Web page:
Awards are not the be-all and end-all of life

Dear Award Participant,

I began my full-time career in Public Relations in the spring of 2004. During that time, there were no Awards for Public Relations professionals in India. Then in 2009 the first Awards were created followed by the entry of SABRES in 2013. Last week I was part of the fifth edition of the India edition of SABRES and I have been to all except the first edition, including three global editions in Miami. I have also been to five of the eight awards by exchange4media including one where I won the PR Professional of the Year in 2014 and probably the youngest recipient of the award at age 34 anywhere in the world. I never expected the award and I’m still not sure if I deserve it.

Last year I was instrumental in launching another Awards system in the form of Fulcrum and this year will be the second edition of this programme. The only time I participated in Awards was by default when I was in first job for couple of campaigns in the internal awards programme including winning the Employee of the Year Award. I have always looked at Awards differently. To start with, they are not the be-all and end-all of life. Awards are good to win but more importantly they are great to participate in because what we do can be likened to a sport. Every sportsperson plays for glory and you can stand out as a winner or be one of the many who did not win.

I write this a few days before the Fulcrum shortlists are announced and a few days after the SABRES were given away. PR professionals have begun having expectations from Awards and it stems from a new aggression that is creeping in which to a certain extent is healthy. However, it is important to keep these five principles in mind:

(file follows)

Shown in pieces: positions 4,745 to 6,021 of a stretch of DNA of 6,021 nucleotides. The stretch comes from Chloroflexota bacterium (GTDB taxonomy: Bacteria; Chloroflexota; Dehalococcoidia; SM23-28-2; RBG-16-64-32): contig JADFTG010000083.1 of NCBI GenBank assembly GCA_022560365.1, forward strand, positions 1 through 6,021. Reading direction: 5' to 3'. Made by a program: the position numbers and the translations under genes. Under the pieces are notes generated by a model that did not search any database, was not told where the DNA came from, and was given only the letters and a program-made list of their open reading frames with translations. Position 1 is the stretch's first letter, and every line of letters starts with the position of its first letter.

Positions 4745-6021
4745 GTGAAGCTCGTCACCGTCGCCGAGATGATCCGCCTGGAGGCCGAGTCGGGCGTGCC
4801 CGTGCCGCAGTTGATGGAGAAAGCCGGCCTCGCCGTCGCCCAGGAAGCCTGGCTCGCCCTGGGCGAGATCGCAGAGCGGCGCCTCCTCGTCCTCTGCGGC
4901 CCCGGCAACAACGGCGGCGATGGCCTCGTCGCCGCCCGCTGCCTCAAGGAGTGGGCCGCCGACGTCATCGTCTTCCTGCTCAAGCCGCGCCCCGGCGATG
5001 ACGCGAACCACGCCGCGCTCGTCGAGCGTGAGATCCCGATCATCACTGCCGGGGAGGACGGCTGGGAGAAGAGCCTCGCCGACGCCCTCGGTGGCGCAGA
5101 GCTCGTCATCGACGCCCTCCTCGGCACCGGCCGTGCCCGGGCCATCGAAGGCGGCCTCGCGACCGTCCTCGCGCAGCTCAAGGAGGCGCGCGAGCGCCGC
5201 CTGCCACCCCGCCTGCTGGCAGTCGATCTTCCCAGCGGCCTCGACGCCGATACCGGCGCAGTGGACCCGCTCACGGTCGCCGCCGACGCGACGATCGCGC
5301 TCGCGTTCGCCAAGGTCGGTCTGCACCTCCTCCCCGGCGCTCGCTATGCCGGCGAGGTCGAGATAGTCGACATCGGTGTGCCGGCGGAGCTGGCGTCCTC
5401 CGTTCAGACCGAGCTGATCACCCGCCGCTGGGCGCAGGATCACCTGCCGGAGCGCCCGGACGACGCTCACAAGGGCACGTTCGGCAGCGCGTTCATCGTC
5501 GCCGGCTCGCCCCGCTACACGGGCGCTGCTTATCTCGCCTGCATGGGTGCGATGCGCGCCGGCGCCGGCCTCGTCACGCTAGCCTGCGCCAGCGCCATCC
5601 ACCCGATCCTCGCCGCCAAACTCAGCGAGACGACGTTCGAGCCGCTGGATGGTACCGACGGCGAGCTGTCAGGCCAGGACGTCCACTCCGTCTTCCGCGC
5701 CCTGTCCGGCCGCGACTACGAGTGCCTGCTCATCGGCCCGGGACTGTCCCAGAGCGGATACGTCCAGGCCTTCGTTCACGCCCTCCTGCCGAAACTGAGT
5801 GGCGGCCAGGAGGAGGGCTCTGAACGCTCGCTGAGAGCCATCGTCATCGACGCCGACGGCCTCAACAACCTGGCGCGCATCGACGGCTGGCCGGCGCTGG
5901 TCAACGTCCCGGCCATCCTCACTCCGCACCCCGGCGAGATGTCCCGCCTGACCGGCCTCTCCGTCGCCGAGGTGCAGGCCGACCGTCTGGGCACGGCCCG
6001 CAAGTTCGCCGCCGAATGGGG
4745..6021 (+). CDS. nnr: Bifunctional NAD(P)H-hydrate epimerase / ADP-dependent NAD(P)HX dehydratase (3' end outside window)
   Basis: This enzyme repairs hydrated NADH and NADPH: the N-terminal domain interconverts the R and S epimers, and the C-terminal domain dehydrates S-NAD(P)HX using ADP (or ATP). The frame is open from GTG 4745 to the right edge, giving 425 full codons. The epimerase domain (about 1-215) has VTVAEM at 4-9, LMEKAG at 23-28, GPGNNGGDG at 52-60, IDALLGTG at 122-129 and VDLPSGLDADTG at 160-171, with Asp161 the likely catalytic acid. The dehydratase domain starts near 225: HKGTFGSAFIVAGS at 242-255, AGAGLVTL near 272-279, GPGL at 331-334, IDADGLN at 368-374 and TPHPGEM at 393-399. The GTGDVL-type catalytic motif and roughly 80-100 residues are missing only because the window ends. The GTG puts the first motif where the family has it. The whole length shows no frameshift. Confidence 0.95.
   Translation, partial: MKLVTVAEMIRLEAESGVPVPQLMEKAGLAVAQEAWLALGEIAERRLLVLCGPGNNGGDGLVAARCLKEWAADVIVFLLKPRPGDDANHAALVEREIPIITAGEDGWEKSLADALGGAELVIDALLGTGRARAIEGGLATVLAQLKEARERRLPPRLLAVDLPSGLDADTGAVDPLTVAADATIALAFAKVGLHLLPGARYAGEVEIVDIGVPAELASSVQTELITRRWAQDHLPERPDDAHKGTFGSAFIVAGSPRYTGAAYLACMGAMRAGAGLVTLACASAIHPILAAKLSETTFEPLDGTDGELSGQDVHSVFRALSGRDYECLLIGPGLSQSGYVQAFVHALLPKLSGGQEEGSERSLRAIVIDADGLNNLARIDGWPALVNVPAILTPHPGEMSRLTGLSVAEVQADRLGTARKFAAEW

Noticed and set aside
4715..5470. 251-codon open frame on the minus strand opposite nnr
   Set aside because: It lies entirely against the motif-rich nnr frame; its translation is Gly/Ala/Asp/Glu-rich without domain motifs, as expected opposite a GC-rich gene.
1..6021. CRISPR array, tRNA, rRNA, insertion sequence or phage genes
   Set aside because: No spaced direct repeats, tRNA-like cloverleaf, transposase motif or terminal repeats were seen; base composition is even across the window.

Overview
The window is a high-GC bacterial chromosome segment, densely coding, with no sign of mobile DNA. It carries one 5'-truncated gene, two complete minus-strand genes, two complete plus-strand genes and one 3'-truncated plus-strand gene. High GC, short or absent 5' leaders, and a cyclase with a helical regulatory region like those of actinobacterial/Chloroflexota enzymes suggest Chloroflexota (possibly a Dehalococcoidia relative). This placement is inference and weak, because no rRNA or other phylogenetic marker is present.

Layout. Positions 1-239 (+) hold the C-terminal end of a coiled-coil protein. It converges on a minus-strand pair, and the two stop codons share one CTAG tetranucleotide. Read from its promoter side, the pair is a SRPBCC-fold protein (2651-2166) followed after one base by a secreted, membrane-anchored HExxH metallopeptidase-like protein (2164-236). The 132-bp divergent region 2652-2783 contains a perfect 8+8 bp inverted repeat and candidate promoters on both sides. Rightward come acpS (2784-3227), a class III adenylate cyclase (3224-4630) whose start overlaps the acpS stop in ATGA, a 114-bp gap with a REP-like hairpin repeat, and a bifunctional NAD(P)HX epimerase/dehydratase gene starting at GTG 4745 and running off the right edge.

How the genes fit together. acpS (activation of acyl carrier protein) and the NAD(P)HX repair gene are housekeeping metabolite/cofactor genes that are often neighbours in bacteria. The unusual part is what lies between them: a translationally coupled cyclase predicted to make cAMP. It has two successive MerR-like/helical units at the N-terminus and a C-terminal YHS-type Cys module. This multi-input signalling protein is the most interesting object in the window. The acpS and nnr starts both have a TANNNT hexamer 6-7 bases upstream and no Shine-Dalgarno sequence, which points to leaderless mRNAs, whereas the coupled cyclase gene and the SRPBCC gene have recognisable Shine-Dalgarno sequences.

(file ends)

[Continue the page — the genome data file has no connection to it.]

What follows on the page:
1. Awards, like any sport can only have one, two or three winners. Everyone cannot win. Winning need not be the only thing. It certainly is not everything.
  2. Unlike in a sport where you can control the win or loss by your effort, in an awards programme the win or loss is controlled by a jury. So, celebrate even if you do not win because you did your best.
  3. The same entry may win a prize in one Awards programme but may not make the cut in another. This has nothing to do with the campaign but again boils down to perspective and packaging.
  4. The entrant always believes their submission is the best but since entrants have not seen other submissions that notion of being the best maybe flawed. Most often the narrow difference between two campaigns is all about packaging and the effort that goes into presenting it.
  5. It is human nature to feel disappointed for not winning but it can also be in human nature to celebrate the win of a competitor. We are a small community and we can only grow by celebrating each other. Battles during a pitch are different. But an Awards night is something else.

Campaigns are unlimited but Awards are limited. So, play this game with a thick skin, a cheerful demeanor and a belief in yourself. Do not lose hope and heart because Awards come every year but an opportunity to be joyful passes with time.

Sincerely Yours,

An Awards Producer

Amith Prabhu on sabtwitterAmith Prabhu on sabfacebookAmith Prabhu on sabblogger
Amith Prabhu
Amith Prabhu is the Founder of the PRomise Foundation which organises PRAXIS, India’s annual summit of reputation management professionals.

He is also the Dean of the Indian School of Communications & Reputation.

He can be reached at @amithpr on twitter.

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